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Considering the White Sox led this one 3-0 entering the seventh inning in a game where Terry Francona wasn’t going to pull out all the stops, salvaging a split of today’s doubleheader shouldn’t have come as hard as it did.
Nevertheless, after Lance Lynn’s scoreless six innings were erased by another high-contact induced bullpen cave-in, the Sox had to come from behind in the eighth inning in order to come away with their first win of the second half.
That rally was a painstaking one. Andrew Vaughn doubled off with one out during Bryan Shaw’s second inning of work, followed by a José Abreu walk. Neither runner moved on Adam Engel’s flyout, but Yasmani Grandal was able to work a six-pitch walk to load the bases. Francona pulled Shaw in favor of Nick Sandlin, who got AJ Pollock to hit a tricky one-hopper toward third base.
Ernie Clement (playing where José Ramírez usually does) tried to make a sliding backhand stop, but he could neither field it cleanly or keep the ball in front of him. Instead, it deflected over and behind him, allowing both Vaughn and Abreu to score to put the Sox back in front.
Matt Foster pitched the ninth instead of Liam Hendriks, who only threw 16 pitches in Game 1 despite the failure. My guess is that it was partially a strategic decision. After watching Hendriks, José Ruíz and Reynaldo López get burned on high fastballs over the course of the preceding 17 innings, Foster came in and offered no such pitch to the bottom of the Cleveland lineup.
He made his own job tougher by walking Clement, which brought the top of the Cleveland order into play. Francona maintained the state by having Austin Hedges bunt Clement to second, followed by Myles Straw grounding out to third. Steven Kwan came to the plate as an appropriate final boss, and while he timed a second consecutive changeup well on a 2-2 count, he didn’t hit it high enough, and Josh Harrison snared it to preserve the victory.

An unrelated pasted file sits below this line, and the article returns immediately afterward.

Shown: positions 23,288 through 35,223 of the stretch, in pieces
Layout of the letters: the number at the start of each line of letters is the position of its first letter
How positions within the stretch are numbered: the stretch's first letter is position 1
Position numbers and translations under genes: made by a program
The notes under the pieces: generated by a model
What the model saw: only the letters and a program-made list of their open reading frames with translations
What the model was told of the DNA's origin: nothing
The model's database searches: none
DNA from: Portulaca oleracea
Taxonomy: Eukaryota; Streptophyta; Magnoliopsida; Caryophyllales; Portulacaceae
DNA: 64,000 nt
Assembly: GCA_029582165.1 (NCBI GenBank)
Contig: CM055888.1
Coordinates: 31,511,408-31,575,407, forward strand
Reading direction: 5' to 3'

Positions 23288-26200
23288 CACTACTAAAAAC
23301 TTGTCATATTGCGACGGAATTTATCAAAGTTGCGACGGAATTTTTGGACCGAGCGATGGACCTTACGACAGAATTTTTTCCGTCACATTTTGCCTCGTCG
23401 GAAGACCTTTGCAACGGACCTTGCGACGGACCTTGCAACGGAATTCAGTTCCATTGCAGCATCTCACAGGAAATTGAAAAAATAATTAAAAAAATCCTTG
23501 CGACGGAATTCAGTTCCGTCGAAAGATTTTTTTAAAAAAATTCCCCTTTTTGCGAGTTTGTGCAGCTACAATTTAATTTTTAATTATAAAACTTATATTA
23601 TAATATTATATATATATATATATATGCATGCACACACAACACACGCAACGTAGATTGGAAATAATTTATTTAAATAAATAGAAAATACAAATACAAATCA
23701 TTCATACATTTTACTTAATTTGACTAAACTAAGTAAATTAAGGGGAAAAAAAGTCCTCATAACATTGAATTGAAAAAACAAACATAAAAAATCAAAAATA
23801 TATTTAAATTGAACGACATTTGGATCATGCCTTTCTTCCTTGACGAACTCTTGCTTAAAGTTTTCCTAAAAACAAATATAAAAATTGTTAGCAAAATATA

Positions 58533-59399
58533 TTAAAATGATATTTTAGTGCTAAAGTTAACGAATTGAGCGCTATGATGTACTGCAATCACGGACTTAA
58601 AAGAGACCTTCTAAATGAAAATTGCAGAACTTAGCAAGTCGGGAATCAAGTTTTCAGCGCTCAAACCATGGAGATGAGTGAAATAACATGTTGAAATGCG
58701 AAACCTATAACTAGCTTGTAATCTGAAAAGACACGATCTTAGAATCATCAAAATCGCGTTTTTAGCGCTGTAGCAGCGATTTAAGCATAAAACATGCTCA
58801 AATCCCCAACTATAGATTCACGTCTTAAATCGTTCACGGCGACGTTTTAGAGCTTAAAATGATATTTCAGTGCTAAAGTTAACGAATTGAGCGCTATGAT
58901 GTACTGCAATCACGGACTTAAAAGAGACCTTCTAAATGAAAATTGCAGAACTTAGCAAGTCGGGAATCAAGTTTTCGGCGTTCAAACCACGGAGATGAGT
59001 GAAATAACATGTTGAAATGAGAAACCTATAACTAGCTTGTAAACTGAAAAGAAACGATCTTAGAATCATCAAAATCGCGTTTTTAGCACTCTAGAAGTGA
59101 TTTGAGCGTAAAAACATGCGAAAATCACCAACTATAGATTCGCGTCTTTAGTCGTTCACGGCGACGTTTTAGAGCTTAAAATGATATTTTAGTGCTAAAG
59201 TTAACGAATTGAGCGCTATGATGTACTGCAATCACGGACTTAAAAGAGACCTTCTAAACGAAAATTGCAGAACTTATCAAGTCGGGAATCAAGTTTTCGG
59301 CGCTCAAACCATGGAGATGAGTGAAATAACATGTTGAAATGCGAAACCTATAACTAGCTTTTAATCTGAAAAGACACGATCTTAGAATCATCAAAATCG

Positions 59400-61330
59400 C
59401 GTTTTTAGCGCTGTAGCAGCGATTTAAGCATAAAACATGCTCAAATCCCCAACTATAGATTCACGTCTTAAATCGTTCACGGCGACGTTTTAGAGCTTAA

Lynn’s victory wasn’t preserved, but he should’ve earned it. He pitched six easy innings, allowing just three hits and a walk while striking out six. All three of the hits were allowed with two outs, and Lynn prevented them from advancing further.
Were Lynn have an ordinary season, he would’ve been a natural choice to start the seventh. Considering he brought a 7.50 ERA into this game, calling it a high-quality start seemed appropriate.
It would’ve been nice to see the White Sox offense light up Konnor Pilkington, but they were able to capitalize on the demands of a doubleheader. Through four innings, he’d limited the White Sox a mere Yoán Moncada bases-loaded walk in the third. In a situation where all hands were on deck, he probably wouldn’t have been expected to face the White Sox a third time through. Francona tried to squeeze a fifth inning out of him, and it almost worked when he retired Harrison and Reese McGuire without incident. But he walked Tim Anderson to keep the door open, and Moncada stung a double to the right-center gap to make it a 2-0 game.
An inning later, Anthony Castro tried to get ahead of Eloy Jiménez with a first pitch slider, but he hung it, and Jiménez hurt it for a solo shot and the aforementioned 3-0 lead.
*The White Sox yielded two triples in the seventh inning toward Andrew Vaughn in right, including a Myles Straw flare that Vaughn couldn’t field cleanly along the side wall. It was scored a triple, but it looks like Clement would’ve been held if Vaughn had no issues.
*The Sox walked more than they struck out, and the free pass was instrumental in three of their four scoring innings. Anderson walked twice at the top of the order.